6 Ways to Treat Sleep Apnea

- By Lofta
6 Ways to Treat Sleep Apnea
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By Lofta
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If you’re among the 25 million+ Americans who have sleep apnea, you may be wondering what to do after your diagnosis. 

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If you’re among the 25 million+ Americans who have sleep apnea, you may be wondering what to do after your diagnosis. You need help addressing the restless nights and daytime sleepiness that your sleep apnea has caused you for numerous nights. But where do you start?

Finding a solution to a problem while you sleep might seem overwhelming, but sleep medicine has come a long way. There are several treatment options available to help manage your sleep apnea symptoms so you can get a good night’s rest.

Lifestyle changes

Before trying any medical devices or invasive medical procedures, your doctor will assess your overall health. Lifestyle changes can significantly improve symptoms of obstructive sleep apnea (OSA) for some people. Losing weight, eating a healthy diet, and exercising are all proven to improve quality of life for people who have OSA. Quitting smoking and avoiding alcohol also improves OSA symptoms. However, this approach doesn’t work for central sleep apnea (CSA).


One of the biggest problems with sleep apnea is that it reduces the amount of oxygen circulating in your body. This is a direct result of the interrupted breathing that sleep apnea patients experience. Some patients benefit from oxygen therapy while they sleep. 

Studies show that sleep apnea patients who have oxygen therapy while they sleep have higher oxygen saturation, but there’s a catch. These patients also stopped breathing for longer periods of time while they slept, so it might not be the best treatment option. 


If you’re familiar with sleep apnea, odds are you’ve heard of continuous positive airway pressure (CPAP) machines. CPAP machines work by using positive pressure to keep your airway open while you sleep. Despite being highly effective, only about two-thirds of sleep apnea patients use their CPAP as directed. 

Some people who don’t use their CPAP as recommended might benefit from a bilevel positive airway pressure machine, or BiPAP. Unlike most CPAP machines, which use the same level of air pressure continuously, BiPAP machines allow you to change the level of pressure for inhaling and exhaling, making them easier to adjust to. Newer CPAP models have limited features that allow similar adjustments, but not to the same extent as a BiPAP machine. 

Both machines keep your airway open with positive pressure, but CPAP is the standard positive airway pressure treatment for sleep apnea patients. BiPAP is usually reserved for patients who aren’t able to adjust to sleeping with a CPAP. 

Your insurance might cover the cost of your CPAP or BiPAP machine. Make sure you check your benefits to see how it might help. 

Oral appliance

Using an oral appliance is a less common treatment option for people who have mild OSA. There are a few different options:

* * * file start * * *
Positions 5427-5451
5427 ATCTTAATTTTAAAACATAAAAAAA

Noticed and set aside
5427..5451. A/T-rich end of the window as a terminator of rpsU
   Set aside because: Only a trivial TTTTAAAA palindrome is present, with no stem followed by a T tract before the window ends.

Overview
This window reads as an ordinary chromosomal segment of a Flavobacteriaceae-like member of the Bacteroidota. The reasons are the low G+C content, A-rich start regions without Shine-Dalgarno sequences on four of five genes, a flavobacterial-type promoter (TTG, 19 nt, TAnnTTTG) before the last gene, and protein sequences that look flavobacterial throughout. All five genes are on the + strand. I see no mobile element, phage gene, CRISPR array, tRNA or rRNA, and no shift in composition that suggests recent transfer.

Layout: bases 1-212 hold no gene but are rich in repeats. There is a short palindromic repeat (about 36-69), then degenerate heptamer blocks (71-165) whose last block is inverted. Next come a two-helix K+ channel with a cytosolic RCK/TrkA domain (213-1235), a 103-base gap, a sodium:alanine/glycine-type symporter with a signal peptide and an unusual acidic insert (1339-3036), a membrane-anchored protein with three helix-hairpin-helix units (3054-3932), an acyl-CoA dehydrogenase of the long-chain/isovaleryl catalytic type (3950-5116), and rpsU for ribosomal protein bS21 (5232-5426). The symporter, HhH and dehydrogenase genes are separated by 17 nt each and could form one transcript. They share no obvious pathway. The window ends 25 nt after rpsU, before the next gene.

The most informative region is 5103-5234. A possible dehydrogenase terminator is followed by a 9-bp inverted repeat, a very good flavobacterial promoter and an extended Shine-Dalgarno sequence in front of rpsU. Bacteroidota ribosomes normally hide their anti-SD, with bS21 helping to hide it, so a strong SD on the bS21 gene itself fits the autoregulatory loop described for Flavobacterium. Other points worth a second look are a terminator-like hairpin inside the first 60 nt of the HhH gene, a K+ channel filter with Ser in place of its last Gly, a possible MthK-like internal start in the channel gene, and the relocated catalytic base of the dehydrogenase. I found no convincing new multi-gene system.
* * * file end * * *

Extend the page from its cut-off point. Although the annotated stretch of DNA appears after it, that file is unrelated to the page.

• Mandibular advancement devices move your jaw forward to keep your airway open. Dentists certified by the American Academy of Sleep Medicine can create custom devices for their patients. 
  • Tongue retaining devices prevent your tongue from collapsing into your throat and blocking your airway while you sleep. 
  • Mouth guards adjust your jaw like a mandibular advancement device, but not as much. They’re a less expensive option that you can order yourself from an online specialist. 

  • Oral appliances aren’t usually recommended for people who have severe OSA unless other treatments aren’t an option. People who have CSA cannot use oral appliances to treat their condition.

    Many insurance plans cover the cost of oral appliances for people who have sleep apnea. Make sure you check your benefits to see what your out-of-pocket costs might be. 


    The most invasive treatment option for sleep apnea is surgery. An ear, nose, and throat (ENT) surgeon or an oral and maxillofacial surgeon can perform surgery to treat sleep apnea, but which one you need depends on the type of surgery you choose with your doctor. Some procedures adjust the upper and lower jaw, others remove excess tissue in the back of the throat, and others reduce the size of the tongue.

    If you’re considering surgery to treat your sleep apnea, talk to your doctor to decide which surgical option is best for you. After successful surgery, you’ll be able to sleep without CPAP or any other device that treats sleep apnea. 


    Getting a sleep apnea diagnosis and choosing a treatment option is a smooth process with Lofta. Our doctors can evaluate your symptoms, send you a home sleep test, and diagnose sleep apnea completely remotely. You don’t have to step foot in a doctor’s office throughout the diagnosis process. 

    After you receive a diagnosis, we make it easy to get sleep apnea treatment. We have several CPAP machines and accessories for you to choose from. If CPAP isn’t your cup of tea, we also have Phillips NightBalance. Wear it while you sleep and it’ll vibrate to remind you to sleep on your side instead of on your back to prevent sleep apnea symptoms. 

    Everyone deserves a good night's rest. Let Lofta help you get it with our innovative sleep apnea solutions.